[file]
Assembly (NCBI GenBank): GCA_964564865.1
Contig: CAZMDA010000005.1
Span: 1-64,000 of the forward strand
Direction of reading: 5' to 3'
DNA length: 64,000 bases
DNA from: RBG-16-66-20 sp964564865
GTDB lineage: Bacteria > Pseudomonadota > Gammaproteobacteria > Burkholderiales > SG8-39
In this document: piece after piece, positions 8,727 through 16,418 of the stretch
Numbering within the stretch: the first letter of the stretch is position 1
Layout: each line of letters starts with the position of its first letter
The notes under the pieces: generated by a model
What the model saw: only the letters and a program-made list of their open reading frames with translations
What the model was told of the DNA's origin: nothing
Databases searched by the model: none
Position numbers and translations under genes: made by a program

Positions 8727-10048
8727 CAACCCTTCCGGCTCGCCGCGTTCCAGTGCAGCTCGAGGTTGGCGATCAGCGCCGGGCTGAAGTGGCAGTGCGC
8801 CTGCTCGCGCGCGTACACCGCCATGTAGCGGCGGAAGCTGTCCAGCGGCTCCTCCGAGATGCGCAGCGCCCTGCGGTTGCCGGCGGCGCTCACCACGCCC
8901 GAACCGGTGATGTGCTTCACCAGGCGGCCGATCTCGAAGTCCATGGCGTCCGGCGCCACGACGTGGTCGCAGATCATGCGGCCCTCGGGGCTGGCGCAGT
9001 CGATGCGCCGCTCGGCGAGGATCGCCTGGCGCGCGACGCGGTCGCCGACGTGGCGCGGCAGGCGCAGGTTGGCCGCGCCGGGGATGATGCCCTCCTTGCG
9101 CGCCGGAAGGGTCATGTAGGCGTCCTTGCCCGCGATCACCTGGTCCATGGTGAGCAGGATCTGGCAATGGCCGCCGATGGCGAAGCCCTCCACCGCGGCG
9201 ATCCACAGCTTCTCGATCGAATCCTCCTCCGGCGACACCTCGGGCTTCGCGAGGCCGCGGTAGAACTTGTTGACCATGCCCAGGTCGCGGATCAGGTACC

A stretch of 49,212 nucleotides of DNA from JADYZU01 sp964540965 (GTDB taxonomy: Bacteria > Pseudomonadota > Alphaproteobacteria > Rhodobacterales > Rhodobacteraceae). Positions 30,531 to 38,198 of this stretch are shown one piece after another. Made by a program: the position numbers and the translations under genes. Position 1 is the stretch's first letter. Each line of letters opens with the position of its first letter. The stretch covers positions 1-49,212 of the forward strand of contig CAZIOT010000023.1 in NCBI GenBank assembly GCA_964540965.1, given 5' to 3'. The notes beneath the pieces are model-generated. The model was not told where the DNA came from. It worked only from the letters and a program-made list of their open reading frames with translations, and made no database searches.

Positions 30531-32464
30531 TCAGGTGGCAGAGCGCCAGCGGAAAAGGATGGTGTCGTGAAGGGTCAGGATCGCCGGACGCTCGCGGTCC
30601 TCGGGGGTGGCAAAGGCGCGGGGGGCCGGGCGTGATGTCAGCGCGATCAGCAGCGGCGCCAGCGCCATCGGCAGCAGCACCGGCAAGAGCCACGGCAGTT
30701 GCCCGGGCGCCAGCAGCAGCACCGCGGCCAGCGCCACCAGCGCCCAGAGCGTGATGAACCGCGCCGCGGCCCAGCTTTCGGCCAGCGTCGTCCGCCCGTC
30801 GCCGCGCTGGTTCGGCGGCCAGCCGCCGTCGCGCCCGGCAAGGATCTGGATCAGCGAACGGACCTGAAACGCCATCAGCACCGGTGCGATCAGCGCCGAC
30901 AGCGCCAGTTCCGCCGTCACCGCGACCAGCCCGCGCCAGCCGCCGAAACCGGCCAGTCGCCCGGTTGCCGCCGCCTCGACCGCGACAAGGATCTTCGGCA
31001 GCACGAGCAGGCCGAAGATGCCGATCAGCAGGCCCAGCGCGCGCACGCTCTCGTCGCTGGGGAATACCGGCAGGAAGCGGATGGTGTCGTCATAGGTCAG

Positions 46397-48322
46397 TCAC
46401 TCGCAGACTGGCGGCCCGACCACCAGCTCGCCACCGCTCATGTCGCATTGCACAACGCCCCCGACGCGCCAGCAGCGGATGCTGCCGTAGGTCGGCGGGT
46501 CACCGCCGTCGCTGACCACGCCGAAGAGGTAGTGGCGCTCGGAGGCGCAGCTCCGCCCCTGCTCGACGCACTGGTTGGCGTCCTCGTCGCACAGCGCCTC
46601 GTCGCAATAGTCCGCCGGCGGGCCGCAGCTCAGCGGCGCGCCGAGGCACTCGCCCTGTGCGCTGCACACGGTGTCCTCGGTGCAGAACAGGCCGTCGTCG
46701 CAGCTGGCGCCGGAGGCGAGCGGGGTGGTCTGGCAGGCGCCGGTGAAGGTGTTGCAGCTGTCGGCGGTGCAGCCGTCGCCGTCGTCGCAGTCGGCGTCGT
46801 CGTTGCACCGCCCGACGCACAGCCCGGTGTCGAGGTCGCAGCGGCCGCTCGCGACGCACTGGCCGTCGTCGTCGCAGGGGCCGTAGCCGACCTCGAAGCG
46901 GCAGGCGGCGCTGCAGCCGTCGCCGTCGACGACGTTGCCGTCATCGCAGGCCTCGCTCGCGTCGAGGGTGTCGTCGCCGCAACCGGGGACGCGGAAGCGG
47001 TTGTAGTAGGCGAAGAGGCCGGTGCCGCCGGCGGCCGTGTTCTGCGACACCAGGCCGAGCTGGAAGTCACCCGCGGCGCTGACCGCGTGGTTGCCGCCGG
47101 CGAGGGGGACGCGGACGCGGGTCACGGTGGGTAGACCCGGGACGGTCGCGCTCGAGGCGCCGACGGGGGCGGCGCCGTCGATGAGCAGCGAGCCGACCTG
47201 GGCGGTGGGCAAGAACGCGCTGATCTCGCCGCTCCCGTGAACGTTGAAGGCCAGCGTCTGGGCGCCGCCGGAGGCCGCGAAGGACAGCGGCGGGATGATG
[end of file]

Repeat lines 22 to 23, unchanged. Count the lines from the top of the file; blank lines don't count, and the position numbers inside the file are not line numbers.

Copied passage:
9201 ATCCACAGCTTCTCGATCGAATCCTCCTCCGGCGACACCTCGGGCTTCGCGAGGCCGCGGTAGAACTTGTTGACCATGCCCAGGTCGCGGATCAGGTACC

A stretch of 49,212 nucleotides of DNA from JADYZU01 sp964540965 (GTDB taxonomy: Bacteria > Pseudomonadota > Alphaproteobacteria > Rhodobacterales > Rhodobacteraceae). Positions 30,531 to 38,198 of this stretch are shown one piece after another. Made by a program: the position numbers and the translations under genes. Position 1 is the stretch's first letter. Each line of letters opens with the position of its first letter. The stretch covers positions 1-49,212 of the forward strand of contig CAZIOT010000023.1 in NCBI GenBank assembly GCA_964540965.1, given 5' to 3'. The notes beneath the pieces are model-generated. The model was not told where the DNA came from. It worked only from the letters and a program-made list of their open reading frames with translations, and made no database searches.